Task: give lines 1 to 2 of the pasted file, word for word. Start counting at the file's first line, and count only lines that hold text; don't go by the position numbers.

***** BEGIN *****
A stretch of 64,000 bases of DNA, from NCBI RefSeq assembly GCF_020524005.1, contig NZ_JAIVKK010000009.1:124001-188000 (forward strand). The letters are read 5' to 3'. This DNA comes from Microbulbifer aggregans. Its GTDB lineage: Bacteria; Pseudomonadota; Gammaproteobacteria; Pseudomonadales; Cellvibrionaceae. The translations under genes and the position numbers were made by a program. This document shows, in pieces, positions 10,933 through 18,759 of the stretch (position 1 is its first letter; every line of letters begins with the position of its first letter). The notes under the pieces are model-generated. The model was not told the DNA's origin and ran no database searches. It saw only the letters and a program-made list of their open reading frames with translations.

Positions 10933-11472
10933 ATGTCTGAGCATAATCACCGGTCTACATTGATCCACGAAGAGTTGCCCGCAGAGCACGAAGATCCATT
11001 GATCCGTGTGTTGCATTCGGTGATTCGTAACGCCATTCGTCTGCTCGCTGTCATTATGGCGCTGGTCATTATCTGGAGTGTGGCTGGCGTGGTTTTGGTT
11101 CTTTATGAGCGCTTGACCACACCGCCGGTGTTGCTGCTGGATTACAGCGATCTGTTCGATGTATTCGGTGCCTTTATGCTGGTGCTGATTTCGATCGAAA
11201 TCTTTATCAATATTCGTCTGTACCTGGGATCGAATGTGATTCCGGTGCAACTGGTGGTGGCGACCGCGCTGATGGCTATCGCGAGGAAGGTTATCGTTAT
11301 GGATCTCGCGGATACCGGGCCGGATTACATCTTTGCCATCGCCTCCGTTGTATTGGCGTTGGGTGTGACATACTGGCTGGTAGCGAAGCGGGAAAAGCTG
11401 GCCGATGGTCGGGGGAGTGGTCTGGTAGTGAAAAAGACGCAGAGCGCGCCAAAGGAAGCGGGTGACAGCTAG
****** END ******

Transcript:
A stretch of 64,000 bases of DNA, from NCBI RefSeq assembly GCF_020524005.1, contig NZ_JAIVKK010000009.1:124001-188000 (forward strand). The letters are read 5' to 3'. This DNA comes from Microbulbifer aggregans. Its GTDB lineage: Bacteria; Pseudomonadota; Gammaproteobacteria; Pseudomonadales; Cellvibrionaceae. The translations under genes and the position numbers were made by a program. This document shows, in pieces, positions 10,933 through 18,759 of the stretch (position 1 is its first letter; every line of letters begins with the position of its first letter). The notes under the pieces are model-generated. The model was not told the DNA's origin and ran no database searches. It saw only the letters and a program-made list of their open reading frames with translations.

Positions 10933-11472